Global indexing also makes a huge difference in terms of application complexity and database efficiency. Many non-relational databases provide node-specific indexing and secondary indexing, but if you wanted global indexes, you would have to build those at the application level to ensure the index and related data get updated atomically.

Because FoundationDB supports global indexing and ACID transactions, the database itself will handle updates to the relevant data without intervention or management by the application. (And because an index is just like regular data, it has the same properties, like ordering, for efficient access.) So now, the application interacting with the database can make simple requests to the database as part of a single transaction and avoid having to reason about whether the data requested from the data is actually up-to-date and valid.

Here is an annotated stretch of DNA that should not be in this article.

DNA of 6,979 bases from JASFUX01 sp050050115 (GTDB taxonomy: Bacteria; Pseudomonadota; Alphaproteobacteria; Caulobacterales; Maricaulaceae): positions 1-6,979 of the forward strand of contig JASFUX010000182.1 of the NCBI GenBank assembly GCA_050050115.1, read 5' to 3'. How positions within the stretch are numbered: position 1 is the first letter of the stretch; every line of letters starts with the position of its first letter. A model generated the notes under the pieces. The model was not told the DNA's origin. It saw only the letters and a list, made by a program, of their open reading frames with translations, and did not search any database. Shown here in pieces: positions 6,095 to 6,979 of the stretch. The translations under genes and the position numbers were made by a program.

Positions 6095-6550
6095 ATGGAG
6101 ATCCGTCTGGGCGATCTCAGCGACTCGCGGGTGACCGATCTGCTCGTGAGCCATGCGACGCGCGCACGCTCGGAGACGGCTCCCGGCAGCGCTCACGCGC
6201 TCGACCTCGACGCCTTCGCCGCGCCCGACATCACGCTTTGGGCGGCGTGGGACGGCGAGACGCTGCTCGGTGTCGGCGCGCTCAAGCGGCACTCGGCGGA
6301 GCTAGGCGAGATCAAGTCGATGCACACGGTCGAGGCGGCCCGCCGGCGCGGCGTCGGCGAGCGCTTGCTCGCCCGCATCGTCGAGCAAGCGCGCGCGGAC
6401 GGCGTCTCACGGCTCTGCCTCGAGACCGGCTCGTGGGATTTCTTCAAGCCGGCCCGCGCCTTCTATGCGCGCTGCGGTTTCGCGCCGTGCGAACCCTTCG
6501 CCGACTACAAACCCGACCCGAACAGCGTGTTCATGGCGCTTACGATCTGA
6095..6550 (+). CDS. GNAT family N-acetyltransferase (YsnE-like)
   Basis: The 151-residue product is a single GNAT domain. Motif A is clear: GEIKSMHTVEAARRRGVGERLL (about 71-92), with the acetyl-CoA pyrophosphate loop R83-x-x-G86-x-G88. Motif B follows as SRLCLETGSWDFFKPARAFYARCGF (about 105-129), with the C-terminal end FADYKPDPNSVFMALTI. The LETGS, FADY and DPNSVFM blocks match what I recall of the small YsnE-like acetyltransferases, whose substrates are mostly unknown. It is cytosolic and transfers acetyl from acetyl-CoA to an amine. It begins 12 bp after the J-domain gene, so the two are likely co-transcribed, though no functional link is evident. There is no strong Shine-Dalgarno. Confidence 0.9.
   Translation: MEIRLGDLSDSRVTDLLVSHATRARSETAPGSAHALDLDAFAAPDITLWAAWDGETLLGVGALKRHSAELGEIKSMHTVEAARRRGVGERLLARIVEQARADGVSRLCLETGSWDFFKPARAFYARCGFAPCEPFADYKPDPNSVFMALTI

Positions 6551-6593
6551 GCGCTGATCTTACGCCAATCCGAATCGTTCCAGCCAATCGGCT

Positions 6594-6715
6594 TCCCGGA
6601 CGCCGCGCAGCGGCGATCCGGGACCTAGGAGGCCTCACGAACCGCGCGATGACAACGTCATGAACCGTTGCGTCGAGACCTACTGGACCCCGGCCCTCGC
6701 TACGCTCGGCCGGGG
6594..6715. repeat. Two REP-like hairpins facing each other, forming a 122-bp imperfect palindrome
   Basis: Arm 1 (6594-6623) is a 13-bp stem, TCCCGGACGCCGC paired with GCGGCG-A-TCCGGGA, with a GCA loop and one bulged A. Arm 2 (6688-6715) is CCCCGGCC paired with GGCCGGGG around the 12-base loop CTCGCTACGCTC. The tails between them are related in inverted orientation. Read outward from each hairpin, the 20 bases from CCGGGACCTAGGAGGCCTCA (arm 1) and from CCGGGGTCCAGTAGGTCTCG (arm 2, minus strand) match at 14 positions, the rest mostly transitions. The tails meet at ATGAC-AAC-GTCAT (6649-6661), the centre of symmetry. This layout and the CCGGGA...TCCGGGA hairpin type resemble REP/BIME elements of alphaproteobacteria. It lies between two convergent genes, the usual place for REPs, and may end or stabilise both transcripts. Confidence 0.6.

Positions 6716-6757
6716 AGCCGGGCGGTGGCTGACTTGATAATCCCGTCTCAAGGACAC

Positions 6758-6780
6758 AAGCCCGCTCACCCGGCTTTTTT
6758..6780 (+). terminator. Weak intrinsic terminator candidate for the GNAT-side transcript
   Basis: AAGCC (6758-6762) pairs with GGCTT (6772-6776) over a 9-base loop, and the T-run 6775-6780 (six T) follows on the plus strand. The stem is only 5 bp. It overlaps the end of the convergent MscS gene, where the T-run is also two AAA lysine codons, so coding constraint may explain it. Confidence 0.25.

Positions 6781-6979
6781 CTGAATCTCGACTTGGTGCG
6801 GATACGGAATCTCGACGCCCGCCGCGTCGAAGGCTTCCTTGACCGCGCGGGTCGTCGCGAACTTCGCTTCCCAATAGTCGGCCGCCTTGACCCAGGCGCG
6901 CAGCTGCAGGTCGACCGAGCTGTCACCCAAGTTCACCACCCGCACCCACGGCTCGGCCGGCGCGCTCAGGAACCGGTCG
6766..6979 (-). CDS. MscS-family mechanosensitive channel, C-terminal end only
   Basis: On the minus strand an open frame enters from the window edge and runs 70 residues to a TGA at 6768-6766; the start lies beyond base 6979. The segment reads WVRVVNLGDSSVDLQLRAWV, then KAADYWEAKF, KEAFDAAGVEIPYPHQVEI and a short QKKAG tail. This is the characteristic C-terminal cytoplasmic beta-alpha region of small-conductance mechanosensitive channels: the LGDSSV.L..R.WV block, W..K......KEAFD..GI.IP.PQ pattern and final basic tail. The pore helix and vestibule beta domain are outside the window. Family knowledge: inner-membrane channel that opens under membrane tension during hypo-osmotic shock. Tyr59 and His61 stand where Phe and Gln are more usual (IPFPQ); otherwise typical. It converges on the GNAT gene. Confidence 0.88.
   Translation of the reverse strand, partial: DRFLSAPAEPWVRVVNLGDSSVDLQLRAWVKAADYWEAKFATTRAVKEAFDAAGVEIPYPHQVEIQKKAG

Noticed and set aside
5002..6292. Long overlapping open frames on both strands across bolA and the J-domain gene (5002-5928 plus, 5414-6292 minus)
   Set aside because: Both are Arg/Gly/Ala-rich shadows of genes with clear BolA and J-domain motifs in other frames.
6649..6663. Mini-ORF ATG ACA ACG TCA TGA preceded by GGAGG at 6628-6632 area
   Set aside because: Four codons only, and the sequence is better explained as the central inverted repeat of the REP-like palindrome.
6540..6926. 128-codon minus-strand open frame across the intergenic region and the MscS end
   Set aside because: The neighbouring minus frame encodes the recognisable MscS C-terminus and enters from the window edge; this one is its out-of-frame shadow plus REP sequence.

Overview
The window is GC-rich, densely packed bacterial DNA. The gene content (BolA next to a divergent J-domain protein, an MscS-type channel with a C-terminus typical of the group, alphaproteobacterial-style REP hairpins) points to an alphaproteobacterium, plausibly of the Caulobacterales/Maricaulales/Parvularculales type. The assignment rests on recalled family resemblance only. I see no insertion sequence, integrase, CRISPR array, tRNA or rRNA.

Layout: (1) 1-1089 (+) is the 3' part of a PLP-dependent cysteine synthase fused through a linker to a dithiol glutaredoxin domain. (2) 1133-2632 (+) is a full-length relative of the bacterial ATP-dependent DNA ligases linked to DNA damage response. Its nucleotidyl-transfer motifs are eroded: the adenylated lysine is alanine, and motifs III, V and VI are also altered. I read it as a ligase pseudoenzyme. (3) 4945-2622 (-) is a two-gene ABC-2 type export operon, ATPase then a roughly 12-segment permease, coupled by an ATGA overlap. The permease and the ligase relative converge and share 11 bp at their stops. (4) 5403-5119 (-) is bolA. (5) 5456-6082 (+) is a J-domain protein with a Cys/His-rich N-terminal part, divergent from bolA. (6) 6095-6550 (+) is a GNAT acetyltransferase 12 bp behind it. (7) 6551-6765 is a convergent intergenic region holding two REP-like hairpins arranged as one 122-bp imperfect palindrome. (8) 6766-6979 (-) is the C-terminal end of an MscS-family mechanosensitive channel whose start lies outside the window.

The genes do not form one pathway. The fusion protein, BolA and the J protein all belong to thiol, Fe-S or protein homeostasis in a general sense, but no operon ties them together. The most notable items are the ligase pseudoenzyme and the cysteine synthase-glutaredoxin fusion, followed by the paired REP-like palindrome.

Conclusion

FoundationDB offers many great benefits for developers working with time-series data or any data that has a temporal component that’s used for reporting and organization. With ACID transactions, ordering, global indexes, and a data model that gives you a lot of flexibility, FoundationDB makes application development much simpler and more manageable.